You can’t Out-Train a Bad Diet
Bruce Gilbert, a trainer I share clients with uses the above statement with his clients.
“I’m working out, so I can eat what I want, right?”
I often hear: “I?ve been exercising much more than before so why am I not losing weight?”
Let’s crunch the numbers.
You work out 4-5 days per week at a pretty rigorous clip – maybe burning 300-500 calories per session. Let’s say the average amount of calories per day utilized is equal to 450 or about 2000 additional calories per week which is a credit in your health account. Sounds pretty good so far, right?
Your metabolism calls for about 1800 calories per day. You eat fairly reasonably – after all – you consulted with an R.D.- with 500 calories per meal and a reasonable snack. However, a few times a week you spurge on the cookies lying around the office and usually have 2 glasses of wine a few times per week.
Although these splurges sound reasonable they can add up to equaling the extra calories you utilized from working out. In other words, a debit to your health account.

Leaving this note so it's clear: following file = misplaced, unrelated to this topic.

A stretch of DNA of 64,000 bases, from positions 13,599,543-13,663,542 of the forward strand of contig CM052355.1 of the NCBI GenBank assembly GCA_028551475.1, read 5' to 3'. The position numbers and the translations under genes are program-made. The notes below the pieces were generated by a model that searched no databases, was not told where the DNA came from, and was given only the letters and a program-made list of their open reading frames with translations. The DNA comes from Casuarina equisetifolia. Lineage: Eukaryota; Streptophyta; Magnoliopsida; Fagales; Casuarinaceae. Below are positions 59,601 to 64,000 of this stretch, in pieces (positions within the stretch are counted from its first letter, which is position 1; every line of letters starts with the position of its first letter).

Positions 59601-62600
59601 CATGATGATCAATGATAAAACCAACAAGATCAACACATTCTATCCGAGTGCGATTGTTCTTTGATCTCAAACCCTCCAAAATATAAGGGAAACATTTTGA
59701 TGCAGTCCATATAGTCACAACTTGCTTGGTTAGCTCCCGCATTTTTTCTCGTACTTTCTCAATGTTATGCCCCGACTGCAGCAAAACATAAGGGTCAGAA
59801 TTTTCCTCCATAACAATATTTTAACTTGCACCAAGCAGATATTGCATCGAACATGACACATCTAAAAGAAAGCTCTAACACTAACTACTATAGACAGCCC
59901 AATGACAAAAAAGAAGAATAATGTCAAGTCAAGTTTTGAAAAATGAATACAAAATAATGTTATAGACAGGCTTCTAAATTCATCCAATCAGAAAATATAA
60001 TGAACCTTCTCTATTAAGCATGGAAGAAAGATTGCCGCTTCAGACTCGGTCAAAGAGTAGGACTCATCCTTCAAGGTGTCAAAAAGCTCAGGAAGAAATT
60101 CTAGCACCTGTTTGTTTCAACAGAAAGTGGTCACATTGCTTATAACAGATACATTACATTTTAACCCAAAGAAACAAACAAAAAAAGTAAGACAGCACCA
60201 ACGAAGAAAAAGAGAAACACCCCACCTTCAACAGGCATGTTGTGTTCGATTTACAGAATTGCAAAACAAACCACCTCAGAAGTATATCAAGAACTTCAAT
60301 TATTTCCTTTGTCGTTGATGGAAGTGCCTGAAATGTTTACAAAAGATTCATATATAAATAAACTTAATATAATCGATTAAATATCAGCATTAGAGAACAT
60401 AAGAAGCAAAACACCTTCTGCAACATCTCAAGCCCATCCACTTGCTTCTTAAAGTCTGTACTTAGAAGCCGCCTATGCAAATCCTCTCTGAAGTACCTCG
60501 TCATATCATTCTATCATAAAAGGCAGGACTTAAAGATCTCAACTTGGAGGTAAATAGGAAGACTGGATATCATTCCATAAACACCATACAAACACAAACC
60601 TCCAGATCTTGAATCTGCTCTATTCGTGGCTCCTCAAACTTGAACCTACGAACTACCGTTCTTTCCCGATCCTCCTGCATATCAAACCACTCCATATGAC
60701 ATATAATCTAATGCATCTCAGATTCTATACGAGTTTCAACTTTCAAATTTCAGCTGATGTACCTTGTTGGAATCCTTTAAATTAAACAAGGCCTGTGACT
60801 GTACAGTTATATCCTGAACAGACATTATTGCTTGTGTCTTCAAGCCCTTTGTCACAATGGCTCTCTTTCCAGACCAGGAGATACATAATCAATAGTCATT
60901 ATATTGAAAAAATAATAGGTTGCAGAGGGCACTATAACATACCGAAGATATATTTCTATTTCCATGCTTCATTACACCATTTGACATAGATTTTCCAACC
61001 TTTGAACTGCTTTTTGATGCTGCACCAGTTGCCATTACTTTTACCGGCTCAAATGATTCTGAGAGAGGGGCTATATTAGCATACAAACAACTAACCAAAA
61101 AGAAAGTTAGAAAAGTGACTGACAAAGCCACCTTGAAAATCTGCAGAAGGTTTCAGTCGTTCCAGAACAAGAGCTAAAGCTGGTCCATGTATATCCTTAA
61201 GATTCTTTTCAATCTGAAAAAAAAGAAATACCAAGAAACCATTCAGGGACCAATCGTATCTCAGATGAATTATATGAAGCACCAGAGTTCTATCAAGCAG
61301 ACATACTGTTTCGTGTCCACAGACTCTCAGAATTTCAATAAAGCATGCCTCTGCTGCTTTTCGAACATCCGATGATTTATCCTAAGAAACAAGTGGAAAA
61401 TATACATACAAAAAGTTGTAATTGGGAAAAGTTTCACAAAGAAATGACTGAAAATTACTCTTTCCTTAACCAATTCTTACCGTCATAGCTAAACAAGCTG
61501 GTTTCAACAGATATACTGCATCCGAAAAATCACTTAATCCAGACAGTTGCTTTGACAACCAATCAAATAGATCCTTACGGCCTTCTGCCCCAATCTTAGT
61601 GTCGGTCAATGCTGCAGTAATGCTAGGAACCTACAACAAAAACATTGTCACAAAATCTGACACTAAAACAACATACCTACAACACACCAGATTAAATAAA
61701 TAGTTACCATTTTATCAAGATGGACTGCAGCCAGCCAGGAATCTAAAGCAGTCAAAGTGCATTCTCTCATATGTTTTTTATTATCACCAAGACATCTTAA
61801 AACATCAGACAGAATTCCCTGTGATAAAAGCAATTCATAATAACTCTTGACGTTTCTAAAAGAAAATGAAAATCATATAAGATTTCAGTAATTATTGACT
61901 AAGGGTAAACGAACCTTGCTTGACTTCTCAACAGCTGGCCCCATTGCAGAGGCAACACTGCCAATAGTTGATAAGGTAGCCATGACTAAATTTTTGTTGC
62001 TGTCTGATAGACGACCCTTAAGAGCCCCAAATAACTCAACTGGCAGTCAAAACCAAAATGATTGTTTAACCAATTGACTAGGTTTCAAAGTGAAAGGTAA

2 medium cookies 3x per week equals 1200 calories and 2 glasses of wine 3x per week equals 720 calories or close to 2000 calories per week.
If you add in anything extra you are now officially over the amount of extra calories you so diligently burned during your exercise sessions. And, now you’ve overdrawn your account.
What drives weight loss?
Research shows diet drives the weight loss and exercise maintains it. Exercise keeps your metabolism strong while you cut back on food so your weight will not rebound. It maintains muscle integrity besides contributing to improved sleep, mood and sense of well-being.
But…it can’t make up for eating more than your metabolism calls for. Although working out is critical to good health it cannot blanket additional calories or a plethora of food.
So enjoy your holidays and the best gift you can give yourself is to eat mindfully – and maintain credit in your nutritional health account.
December 27, 2010 @ 1:31 pm
Diet drives the weight loss and exercise maintains it.